If you’re a lone caravanner and want to keep the cost of your holidays low, the Cockpit could be just the tourer for you. It’s so easy to handle and store.
For an organised couple wanting to tour on a shoestring, this teardrop-shaped pop-top will fulfil most requirements. Surprisingly roomy inside, the Going is aimed at a niche market – but it’s one in which this micro-model could become quite successful as more people find out about it.
Its light weight means lots of people and tow cars can tow it
There’s more storage than you might expect
There’s no washroom and only a basic toilet
The bed is a little hard
The kitchen has no grill
There is a trend among caravanners for downsizing as they seek to reduce the cost of touring, by opting for smaller, more economical tow cars. This in turn means smaller caravans are becoming more appealing.
There are a few options from mainstream manufacturers but if you want something genuinely compact, you have to think outside the box. Literally. The Going Cockpit does just that.
The Cockpit is not an entirely new model. It first appeared in 2006. The tiny GRP one-piece bodyshell mounted on a lightweight chassis looked distinctive and was imported to the UK in small numbers. Built by the now defunct Portuguese Pluma Caravans, manufacture of the micro-tourer ceased, but limited production has restarted and new models are exclusively available again, through the Red Lion Caravan Centre in Ormskirk.
The lounge is very compact, but it’s surprisingly roomy all the same
Pitching & Setting-up
The Going uses Al-Ko running gear but also features a T drawbar. This means that the axle is set quite far back to balance the Cockpit up.
The well-finished GRP bodyshell is narrower at the nose and widens gradually towards the rear. The wheel arches protrude from the sidewalls, minimising wheel box intrusion and so increasing storage space inside.
Front side lights are neatly moulded into the wheel spats. The configuration of the short chassis with the wheels set far back makes the Cockpit very easy to tow. A hitch stabiliser is not fitted but the van’s light weight means it is not required. The Cockpit has wheel trims fitted as standard, but alloy wheels are an optional extra.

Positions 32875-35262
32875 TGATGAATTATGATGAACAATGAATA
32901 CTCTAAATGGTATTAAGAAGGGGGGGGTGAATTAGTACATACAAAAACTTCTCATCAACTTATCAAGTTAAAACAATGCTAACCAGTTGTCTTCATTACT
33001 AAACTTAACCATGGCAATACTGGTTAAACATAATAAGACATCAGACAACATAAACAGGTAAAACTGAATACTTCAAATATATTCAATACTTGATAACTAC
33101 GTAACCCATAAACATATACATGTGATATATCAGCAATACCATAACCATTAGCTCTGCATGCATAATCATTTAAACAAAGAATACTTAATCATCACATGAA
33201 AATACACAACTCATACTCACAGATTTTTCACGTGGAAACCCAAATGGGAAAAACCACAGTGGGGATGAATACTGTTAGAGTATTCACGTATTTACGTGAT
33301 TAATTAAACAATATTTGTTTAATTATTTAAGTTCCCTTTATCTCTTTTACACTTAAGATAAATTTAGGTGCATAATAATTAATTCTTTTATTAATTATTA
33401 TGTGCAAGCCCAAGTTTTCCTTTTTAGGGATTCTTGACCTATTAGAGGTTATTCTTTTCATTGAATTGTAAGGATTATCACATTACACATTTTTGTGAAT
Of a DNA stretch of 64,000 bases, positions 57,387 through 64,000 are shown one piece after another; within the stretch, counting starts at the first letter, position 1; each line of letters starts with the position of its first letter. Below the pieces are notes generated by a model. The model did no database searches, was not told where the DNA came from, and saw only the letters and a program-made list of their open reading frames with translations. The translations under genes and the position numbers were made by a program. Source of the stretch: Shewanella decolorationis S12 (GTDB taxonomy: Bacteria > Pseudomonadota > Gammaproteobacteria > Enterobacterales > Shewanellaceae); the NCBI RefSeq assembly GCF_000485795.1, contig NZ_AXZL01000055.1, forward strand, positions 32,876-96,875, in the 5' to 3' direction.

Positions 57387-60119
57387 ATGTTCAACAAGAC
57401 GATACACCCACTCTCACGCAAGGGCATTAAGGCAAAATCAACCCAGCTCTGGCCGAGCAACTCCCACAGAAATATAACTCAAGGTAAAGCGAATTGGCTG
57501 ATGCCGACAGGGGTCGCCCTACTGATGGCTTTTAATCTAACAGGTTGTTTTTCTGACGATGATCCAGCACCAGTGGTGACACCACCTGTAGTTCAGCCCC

As it stands, the van is basic, but like modern vans, it has a 230V inlet socket. The one-piece front window is sealed shut, but there’s one on each side and these do open.
Entry to the van is via a one-piece rear door which has an oval porthole. If you are tall and require additional headroom, the Cockpit has an easy-to-lift pop top, fitted with vent flaps. Two rear corner steadies are fitted with two grabhandles at the front.
The lounge is very compact, but it’s surprisingly roomy all the same. For two it is quite snug, but for a single caravanner there would be plenty of room.
The dinette has wrap-around seating and comes with a swivel table mounted on a single leg that clips to the floor. Over the front window there’s a small shelf and on the seat base on the offside is a mains socket.
For the size of the Cockpit, it is rather comfortable and feels cosy to be in, especially on a wet day. You will find there is just one strip lamp here but twin LED corner spotlights could be fitted to brighten up the lounge.
The side kitchen is fitted with the essentials, including a twin-burner gas hob finished in stainless steel, but there is no grill. A small, round plastic sink without a drainer is fitted and it has only a cold tap (hot water can be added as an option). The container is in the kitchen cupboard along with the gas supply.
A small cutlery drawer is fitted along with two shelves, also in the same cupboard. An LED strip light would be ideally placed here but light is via a spotlamp over the entrance door so you could end up blocking your own light. There is no fridge fitted in the Cockpit; instead, you’ll have to make do with a cool box, which runs off mains or the 12V system.
Although the Going Cockpit S doesn’t have a washroom, it does have a loo. It’s not a cassette, but a unit you would use for tent camping, with a detachable holding tank. When not in use, it’s stored in its own cupboard beneath the wardrobe.
The Cockpit can be fitted with an optional rear awning, which would be the most likely place to house the toilet while on site.
The dinette converts easily into sleeping quarters for two. You could turn the settees into single beds, but we reckon that most users will drop the table between the seat benches and use the square ply filler to convert it into a double.
Making up the double can be done in a matter of minutes, with the cushions slotting in easily. The cushions aren’t sprung but foam, which is bordering on the hard side.
You wouldn’t buy the Cockpit if you require a massive amount of storage but there is more of it than you may at first think. For instance, beneath the front seat lockers there is excellent storage and once the bedding has been put away, there would be enough room to still put other items in.
The storage in the kitchen is limited, with a small shelf above, plus one part of the cupboard is taken with the water container and gas cylinder. It would be better if the water container was connected outside as normal, freeing up some storage. In the right offside corner, a small wardrobe will prevent you from packing too many clothes.
|Shipping Length||4.32 m|